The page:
Kristen Hassen—a highly-respected figure in the animal shelter world, owing to her accomplishments and innovations during major stints leading or helping lead animal facilities, and now Director of American Pets Alive!, through which she oversees other projects and initiatives, including Human Animal Support Services—recounts the dreadful circumstances that led to her forging a profound bond with animals as a kid. She explains how, consequently, working in animal welfare called to her early—at 19—resulting in her starting her first shelter-related position…but the large component of euthanasia prompted what her to exit that job. She then went back to school, she remembers, attended graduate school, and begin working in the parks system. Then, Hassen recalls, she re-entered the shelter world, including stretches at facilities in Virginia, Austin, and Tucson, experiences that helped shape her vision of what she calls “the current crisis in sheltering”–and how, with Human Animal Support Services (HASS), she aims to not just improve, but fundamentally reinvent animal services and sheltering. Hassen outlines the serious shortcomings of shelters, how HASS seeks to mitigate those shortcomings—for example, when a family hits a financial snag, it might conclude it needs to surrender their dog, yet HASS might be able to intervene and help arrange for assistance, thereby enabling the dog to stay with the family—and notes how shelters, or even individuals, can support the HASS mission, while touching on the HASS Coalition’s pilot shelters that are embracing the organization’s mission and implementing its major strategies. Hassen responded to listener emails and calls, including one from a caller who has adopted two pit bull type dogs and was urging others to do the same, and another caller who was challenging the practice of some shelters that indicate a prospective adoptive dog is “good with kids.” We also discussed how HASS is funded, and a good deal more. (https://www.humananimalsupportservices.org, https://www.facebook.com/humananimalsupportservices, https://www.instagram.com/thehasslife/)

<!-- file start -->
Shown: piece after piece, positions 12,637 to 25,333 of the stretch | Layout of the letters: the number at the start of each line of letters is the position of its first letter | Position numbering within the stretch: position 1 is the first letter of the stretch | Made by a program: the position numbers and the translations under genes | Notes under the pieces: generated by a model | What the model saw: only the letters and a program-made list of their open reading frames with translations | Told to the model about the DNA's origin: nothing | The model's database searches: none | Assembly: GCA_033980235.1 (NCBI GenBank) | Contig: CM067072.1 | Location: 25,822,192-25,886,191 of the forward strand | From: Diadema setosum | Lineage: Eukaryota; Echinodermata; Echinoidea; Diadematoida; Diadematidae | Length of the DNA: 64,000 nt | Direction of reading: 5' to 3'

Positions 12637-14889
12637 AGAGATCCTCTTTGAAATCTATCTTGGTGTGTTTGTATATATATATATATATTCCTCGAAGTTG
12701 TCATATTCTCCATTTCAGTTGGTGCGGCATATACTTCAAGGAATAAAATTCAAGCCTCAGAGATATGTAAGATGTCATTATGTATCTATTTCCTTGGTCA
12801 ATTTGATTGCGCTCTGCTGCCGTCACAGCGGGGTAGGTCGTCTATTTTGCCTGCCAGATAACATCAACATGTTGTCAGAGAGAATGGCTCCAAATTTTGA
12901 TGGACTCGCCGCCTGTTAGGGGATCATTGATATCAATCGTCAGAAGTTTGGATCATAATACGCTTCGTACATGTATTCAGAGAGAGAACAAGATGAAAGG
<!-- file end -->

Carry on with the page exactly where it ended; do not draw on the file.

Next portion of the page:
ALSO: I also spoke briefly with Scott Trebatoski, Director of Hillsborough County Pet Resources Center, seeking his perspective on SB60, a bill Governor DeSantis recently signed into law that appears to remove the cloak of anonymity from code enforcement reports—which would seem to raise questions about the extent to which the new law will prevent anonymous reporting of animal abuse; whether animal abusers could readily locate the name and address of those who report them, thereby significantly discouraging such reporting. Trebatoski explains that the way he and his Pet Resources Center colleagues are interpreting the new law is that complaints about, for example, a neighbor’s dog barking excessively or pooping on your yard could not be delivered anonymously. But reports about things that pose a threat to the life of an animal—like neglect or abuse—can still be reported anonymously. He also notes that there may be differences in the interpretation of the new law—when it comes to animal issues–from county to county, but predicts there will likely be growing consistency in that regard across counties over time. (https://www.wsh-law.com/news-updates/florida-law-update-senate-bill-60-county-and-municipal-code-enforcement/)
COMEDY CORNER: Max Rosenblum’s “Dog People” (http://maxrosenblum.com)
MUSIC: Rebekah Pulley’s “Talking Animals Theme,” instrumentals
NAME THAT ANIMAL TUNE: We didn’t play “Name That Animal Tune” today.
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